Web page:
Shahar Peer knocked off Great Britain's Johanna Konta, a player 37 places ahead of her in the world rankings, in straight sets Monday. But during post-match media session, Peer was not surprised to field a whopping total zero questions about her match or even tennis.

Instead it was politics as usual for the 27-year-old Israeli, who is ranked No. 155.

"I guess I'm kind of an ambassador for Israel for some things," Peer says after dispatching Konta 6-2, 6-3 in the opening round of the U.S. Open. "I'm proud of it. I'm very pro-Israel."

Asked at what point she realized that most of her media inquiries would be about politics, Peer says, "I don't know when. I've had a long career already."

Thousands of miles away from Flushing Meadows, Israelis and Palestinians continue a military conflict that has lasted more than a month, although political warfare has existed since Israel's inception in 1948. Military service is mandatory for Israeli citizens, and Peer served as a 19-year-old while doubling as a tennis player.

She reached two Grand Slam quarterfinals in 2007, including the U.S. Open, while still serving. She is arguably her nation's greatest female tennis player of all-time.

Peer's accomplishments make her a light in a time of darkness. Israelis, even in the northern city of Tel Aviv, previously a safe zone from southern attacks, live every day in fear of rockets from the terrorist organization Hamas.

Peer was at home in Israel when the conflict escalated in mid-July. She has since left, returned and left for the tournaments leading up to the U.S. Open. Her mother and sister remain in Tel Aviv. Her father recently made the trip to the United States for the U.S. Open and her brother, Shlomi, who did his mandatory service during a previous military conflict in Gaza, lives in New York.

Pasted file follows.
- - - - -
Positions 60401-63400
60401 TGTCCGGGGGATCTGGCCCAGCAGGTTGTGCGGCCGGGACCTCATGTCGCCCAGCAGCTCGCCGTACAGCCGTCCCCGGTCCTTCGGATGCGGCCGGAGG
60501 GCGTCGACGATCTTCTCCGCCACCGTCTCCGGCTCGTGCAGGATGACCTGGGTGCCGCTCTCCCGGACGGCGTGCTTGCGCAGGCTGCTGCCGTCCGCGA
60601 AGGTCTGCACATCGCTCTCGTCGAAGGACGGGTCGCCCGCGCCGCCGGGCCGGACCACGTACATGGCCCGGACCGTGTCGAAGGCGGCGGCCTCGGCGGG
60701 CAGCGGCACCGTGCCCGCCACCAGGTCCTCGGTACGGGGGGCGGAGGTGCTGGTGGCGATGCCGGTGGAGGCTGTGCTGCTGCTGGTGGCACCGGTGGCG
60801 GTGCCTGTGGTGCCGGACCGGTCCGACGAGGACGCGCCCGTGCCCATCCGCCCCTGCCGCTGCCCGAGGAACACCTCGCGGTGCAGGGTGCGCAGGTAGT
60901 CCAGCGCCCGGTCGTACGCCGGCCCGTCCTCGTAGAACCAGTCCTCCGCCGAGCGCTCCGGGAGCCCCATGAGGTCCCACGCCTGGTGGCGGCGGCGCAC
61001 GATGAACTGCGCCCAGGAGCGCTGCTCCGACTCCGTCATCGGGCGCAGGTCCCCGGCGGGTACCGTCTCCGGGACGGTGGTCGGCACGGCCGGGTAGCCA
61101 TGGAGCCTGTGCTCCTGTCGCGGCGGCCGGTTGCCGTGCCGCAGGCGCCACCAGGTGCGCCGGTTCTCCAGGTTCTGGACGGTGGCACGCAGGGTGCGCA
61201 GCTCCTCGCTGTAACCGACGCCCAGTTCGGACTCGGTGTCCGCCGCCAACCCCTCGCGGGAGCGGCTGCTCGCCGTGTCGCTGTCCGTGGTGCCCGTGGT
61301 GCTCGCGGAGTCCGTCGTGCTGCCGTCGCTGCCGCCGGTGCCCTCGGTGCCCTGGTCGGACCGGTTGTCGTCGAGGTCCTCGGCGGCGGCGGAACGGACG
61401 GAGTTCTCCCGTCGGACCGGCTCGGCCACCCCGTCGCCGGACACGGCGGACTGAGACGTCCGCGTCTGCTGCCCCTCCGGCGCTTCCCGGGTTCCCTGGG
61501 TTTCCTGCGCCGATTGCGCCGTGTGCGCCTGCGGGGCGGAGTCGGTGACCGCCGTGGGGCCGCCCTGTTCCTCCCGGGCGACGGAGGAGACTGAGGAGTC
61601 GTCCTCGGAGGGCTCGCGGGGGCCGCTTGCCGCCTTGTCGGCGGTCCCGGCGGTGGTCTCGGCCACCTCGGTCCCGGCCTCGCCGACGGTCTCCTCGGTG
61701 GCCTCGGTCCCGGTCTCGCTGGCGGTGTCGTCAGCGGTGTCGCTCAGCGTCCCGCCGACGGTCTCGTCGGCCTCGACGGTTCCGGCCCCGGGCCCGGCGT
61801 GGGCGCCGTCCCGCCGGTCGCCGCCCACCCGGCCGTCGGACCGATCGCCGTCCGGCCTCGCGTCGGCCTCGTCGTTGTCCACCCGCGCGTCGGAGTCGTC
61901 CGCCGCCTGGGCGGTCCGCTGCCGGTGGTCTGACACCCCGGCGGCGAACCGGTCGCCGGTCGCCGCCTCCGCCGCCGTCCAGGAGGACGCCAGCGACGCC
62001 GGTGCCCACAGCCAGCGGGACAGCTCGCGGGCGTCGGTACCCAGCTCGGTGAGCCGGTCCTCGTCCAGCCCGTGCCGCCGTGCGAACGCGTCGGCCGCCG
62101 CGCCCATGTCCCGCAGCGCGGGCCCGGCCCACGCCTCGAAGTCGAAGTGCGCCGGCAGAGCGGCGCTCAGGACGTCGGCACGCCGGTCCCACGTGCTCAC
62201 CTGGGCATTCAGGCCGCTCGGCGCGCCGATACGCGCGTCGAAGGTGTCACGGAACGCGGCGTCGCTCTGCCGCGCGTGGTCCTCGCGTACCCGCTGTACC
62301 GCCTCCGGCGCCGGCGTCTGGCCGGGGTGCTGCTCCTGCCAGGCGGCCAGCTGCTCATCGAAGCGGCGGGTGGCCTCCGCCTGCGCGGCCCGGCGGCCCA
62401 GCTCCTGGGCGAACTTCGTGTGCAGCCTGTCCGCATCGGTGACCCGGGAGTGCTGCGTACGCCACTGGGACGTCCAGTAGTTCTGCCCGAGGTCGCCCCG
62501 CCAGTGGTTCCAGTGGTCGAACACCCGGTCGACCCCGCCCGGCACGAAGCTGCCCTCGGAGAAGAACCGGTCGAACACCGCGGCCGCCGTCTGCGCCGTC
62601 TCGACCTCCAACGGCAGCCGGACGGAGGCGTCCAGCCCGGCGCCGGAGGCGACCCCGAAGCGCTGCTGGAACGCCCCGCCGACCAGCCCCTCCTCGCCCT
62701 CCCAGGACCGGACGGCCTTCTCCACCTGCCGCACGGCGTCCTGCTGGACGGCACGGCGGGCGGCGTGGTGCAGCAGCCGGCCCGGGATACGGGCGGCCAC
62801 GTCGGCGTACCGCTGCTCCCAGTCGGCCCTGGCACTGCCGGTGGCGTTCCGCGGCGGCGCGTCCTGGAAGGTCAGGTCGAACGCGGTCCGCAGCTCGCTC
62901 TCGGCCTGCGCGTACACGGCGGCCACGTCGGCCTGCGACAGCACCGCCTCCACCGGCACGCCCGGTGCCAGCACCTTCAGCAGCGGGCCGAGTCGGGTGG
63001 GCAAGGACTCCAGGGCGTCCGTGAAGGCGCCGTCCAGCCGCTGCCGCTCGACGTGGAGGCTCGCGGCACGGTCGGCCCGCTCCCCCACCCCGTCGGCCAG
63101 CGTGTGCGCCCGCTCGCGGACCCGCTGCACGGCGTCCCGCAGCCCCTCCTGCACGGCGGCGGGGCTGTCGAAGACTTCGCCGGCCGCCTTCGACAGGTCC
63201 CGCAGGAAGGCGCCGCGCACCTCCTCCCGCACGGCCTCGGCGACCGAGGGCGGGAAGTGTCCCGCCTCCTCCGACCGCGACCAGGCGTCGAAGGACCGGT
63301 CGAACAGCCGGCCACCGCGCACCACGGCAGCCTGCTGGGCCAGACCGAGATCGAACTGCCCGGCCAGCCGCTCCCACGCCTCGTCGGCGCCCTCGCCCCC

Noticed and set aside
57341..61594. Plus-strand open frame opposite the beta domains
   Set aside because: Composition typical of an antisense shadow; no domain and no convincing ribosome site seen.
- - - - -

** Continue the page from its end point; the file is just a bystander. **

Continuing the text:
Peer embraces the support of her Israeli fans.

"I think I always feel they're behind me, since the first day of my career," she says. "I think what is very strong in our nation of Israel is that when things are going bad, we all support each other."

Peer points to the generosity of northern Israelis offering shelter to southern citizens as an example of this connective spirit.

As for the conflict itself, Peer is a supporter of her homeland and believes her nation is victimized in the affair. She sticks to her pro-Israel perspective, within reason.

"The truth is that we defend ourselves," Peer says. "Whenever they shoot, we defend. We never go to be the first one. Nobody's talking about that they've been shooting rockets for the past year and we didn't do anything."

Although she did serve in the Israel Defense Forces, Peer has not lost a close friend or family member in the fighting.

"The truth is it doesn't matter" she says. "Everyone that died, the soldiers, the little kid that died 2-3 days ago, it's tough. We are very strong as a nation–that's what I feel–and we all support each other. Hopefully it's going to end soon."

On tour, Peer is not free from Israel-Palestine talk. Her fellow WTA players supported her when she was not allowed to compete in a February 2009 tournament in the United Arab Emirates. Players try to get some education, while expressing condolences, to Peer.

"Some people were asking me like who started and what is really going on and how is your family, so I do get some questions," she says.

In New York City, Peer finds herself at the center of one of the most outspoken Jewish communities in the world. When asked about the Jewish support in the Big Apple, Peer cracks a smile.

"I always get a lot of support and it's fun," she says. "I'm really happy to win today and maybe get more support in the next round. I love grand slams, but I think this one is my favorite."

At 27, Peer is way past the prime of her rather successful career (her highest ranking was No. 11 in January 2011). Peer had not made it out of the first round of the U.S. Open since 2011 and the first round of a grand slam since the 2013 Australian Open. Last year, she did not even get out of the qualifying stage in Flushing Meadows.

When Peer decides to retire, there's no question that she will settle in Israel.

"I don't see myself living anywhere else," she says.

But retirement is not imminent, and in the meantime, she is happy that the media are still interested in talking with her about Middle East.

"It's not a nice situation to anyone in Israel. We all want it stop. I hope they reach a ceasefire soon," she says.

On Wednesday, Peer continues her run at the U.S. Open with a second-round match against qualifier Mirjana Lucic-Baroni of Croatia. Lucic-Baroni, ranked No. 121, upset 25th-seeded Garbiñe Muguruza of Spain in the first round.

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-- Follow Jeffrey Eisenband on Twitter @JeffEisenband.